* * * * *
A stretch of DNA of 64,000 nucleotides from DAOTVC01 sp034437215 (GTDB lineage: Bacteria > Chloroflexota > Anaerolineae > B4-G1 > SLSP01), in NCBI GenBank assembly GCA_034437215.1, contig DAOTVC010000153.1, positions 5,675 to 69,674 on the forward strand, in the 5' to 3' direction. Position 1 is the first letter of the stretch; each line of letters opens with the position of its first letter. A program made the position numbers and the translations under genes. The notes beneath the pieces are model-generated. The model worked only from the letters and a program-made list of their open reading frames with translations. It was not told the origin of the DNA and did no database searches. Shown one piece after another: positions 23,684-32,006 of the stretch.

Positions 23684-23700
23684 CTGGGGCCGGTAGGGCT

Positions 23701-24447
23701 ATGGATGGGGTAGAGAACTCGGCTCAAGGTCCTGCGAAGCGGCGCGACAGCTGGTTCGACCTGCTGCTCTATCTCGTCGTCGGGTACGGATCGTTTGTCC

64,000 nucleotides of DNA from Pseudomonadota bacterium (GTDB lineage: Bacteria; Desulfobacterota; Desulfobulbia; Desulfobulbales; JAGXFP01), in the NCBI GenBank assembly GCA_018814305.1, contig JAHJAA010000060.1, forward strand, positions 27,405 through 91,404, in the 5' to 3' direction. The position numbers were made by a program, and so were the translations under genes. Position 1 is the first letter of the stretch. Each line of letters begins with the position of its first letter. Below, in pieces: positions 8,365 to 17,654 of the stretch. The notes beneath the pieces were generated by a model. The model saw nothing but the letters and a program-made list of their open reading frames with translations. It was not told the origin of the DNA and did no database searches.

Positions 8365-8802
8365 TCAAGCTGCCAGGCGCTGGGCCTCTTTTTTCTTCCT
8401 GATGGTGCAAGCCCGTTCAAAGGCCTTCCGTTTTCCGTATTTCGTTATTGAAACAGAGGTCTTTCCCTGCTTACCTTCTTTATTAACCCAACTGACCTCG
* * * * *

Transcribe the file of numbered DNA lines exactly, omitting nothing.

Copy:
A stretch of DNA of 64,000 nucleotides from DAOTVC01 sp034437215 (GTDB lineage: Bacteria > Chloroflexota > Anaerolineae > B4-G1 > SLSP01), in NCBI GenBank assembly GCA_034437215.1, contig DAOTVC010000153.1, positions 5,675 to 69,674 on the forward strand, in the 5' to 3' direction. Position 1 is the first letter of the stretch; each line of letters opens with the position of its first letter. A program made the position numbers and the translations under genes. The notes beneath the pieces are model-generated. The model worked only from the letters and a program-made list of their open reading frames with translations. It was not told the origin of the DNA and did no database searches. Shown one piece after another: positions 23,684-32,006 of the stretch.

Positions 23684-23700
23684 CTGGGGCCGGTAGGGCT

Positions 23701-24447
23701 ATGGATGGGGTAGAGAACTCGGCTCAAGGTCCTGCGAAGCGGCGCGACAGCTGGTTCGACCTGCTGCTCTATCTCGTCGTCGGGTACGGATCGTTTGTCC

64,000 nucleotides of DNA from Pseudomonadota bacterium (GTDB lineage: Bacteria; Desulfobacterota; Desulfobulbia; Desulfobulbales; JAGXFP01), in the NCBI GenBank assembly GCA_018814305.1, contig JAHJAA010000060.1, forward strand, positions 27,405 through 91,404, in the 5' to 3' direction. The position numbers were made by a program, and so were the translations under genes. Position 1 is the first letter of the stretch. Each line of letters begins with the position of its first letter. Below, in pieces: positions 8,365 to 17,654 of the stretch. The notes beneath the pieces were generated by a model. The model saw nothing but the letters and a program-made list of their open reading frames with translations. It was not told the origin of the DNA and did no database searches.

Positions 8365-8802
8365 TCAAGCTGCCAGGCGCTGGGCCTCTTTTTTCTTCCT
8401 GATGGTGCAAGCCCGTTCAAAGGCCTTCCGTTTTCCGTATTTCGTTATTGAAACAGAGGTCTTTCCCTGCTTACCTTCTTTATTAACCCAACTGACCTCG